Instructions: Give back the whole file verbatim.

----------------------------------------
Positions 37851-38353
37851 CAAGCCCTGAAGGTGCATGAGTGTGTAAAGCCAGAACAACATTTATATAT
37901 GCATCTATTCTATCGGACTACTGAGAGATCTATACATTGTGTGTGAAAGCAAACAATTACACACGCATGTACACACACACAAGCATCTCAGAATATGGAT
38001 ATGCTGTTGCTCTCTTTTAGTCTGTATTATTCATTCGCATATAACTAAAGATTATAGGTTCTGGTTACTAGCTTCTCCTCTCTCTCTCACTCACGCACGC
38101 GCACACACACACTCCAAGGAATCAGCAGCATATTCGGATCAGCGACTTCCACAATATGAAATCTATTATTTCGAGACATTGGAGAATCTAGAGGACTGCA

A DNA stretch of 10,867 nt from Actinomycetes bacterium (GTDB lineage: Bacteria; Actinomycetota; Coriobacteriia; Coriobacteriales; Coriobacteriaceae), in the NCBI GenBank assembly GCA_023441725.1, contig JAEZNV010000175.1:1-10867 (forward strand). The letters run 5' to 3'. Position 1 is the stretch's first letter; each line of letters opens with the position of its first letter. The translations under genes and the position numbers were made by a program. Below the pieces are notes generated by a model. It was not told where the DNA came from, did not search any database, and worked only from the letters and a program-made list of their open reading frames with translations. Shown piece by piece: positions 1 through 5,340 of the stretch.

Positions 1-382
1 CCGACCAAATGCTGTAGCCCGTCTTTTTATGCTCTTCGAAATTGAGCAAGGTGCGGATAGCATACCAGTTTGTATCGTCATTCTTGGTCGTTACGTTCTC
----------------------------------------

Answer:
Positions 37851-38353
37851 CAAGCCCTGAAGGTGCATGAGTGTGTAAAGCCAGAACAACATTTATATAT
37901 GCATCTATTCTATCGGACTACTGAGAGATCTATACATTGTGTGTGAAAGCAAACAATTACACACGCATGTACACACACACAAGCATCTCAGAATATGGAT
38001 ATGCTGTTGCTCTCTTTTAGTCTGTATTATTCATTCGCATATAACTAAAGATTATAGGTTCTGGTTACTAGCTTCTCCTCTCTCTCTCACTCACGCACGC
38101 GCACACACACACTCCAAGGAATCAGCAGCATATTCGGATCAGCGACTTCCACAATATGAAATCTATTATTTCGAGACATTGGAGAATCTAGAGGACTGCA

A DNA stretch of 10,867 nt from Actinomycetes bacterium (GTDB lineage: Bacteria; Actinomycetota; Coriobacteriia; Coriobacteriales; Coriobacteriaceae), in the NCBI GenBank assembly GCA_023441725.1, contig JAEZNV010000175.1:1-10867 (forward strand). The letters run 5' to 3'. Position 1 is the stretch's first letter; each line of letters opens with the position of its first letter. The translations under genes and the position numbers were made by a program. Below the pieces are notes generated by a model. It was not told where the DNA came from, did not search any database, and worked only from the letters and a program-made list of their open reading frames with translations. Shown piece by piece: positions 1 through 5,340 of the stretch.

Positions 1-382
1 CCGACCAAATGCTGTAGCCCGTCTTTTTATGCTCTTCGAAATTGAGCAAGGTGCGGATAGCATACCAGTTTGTATCGTCATTCTTGGTCGTTACGTTCTC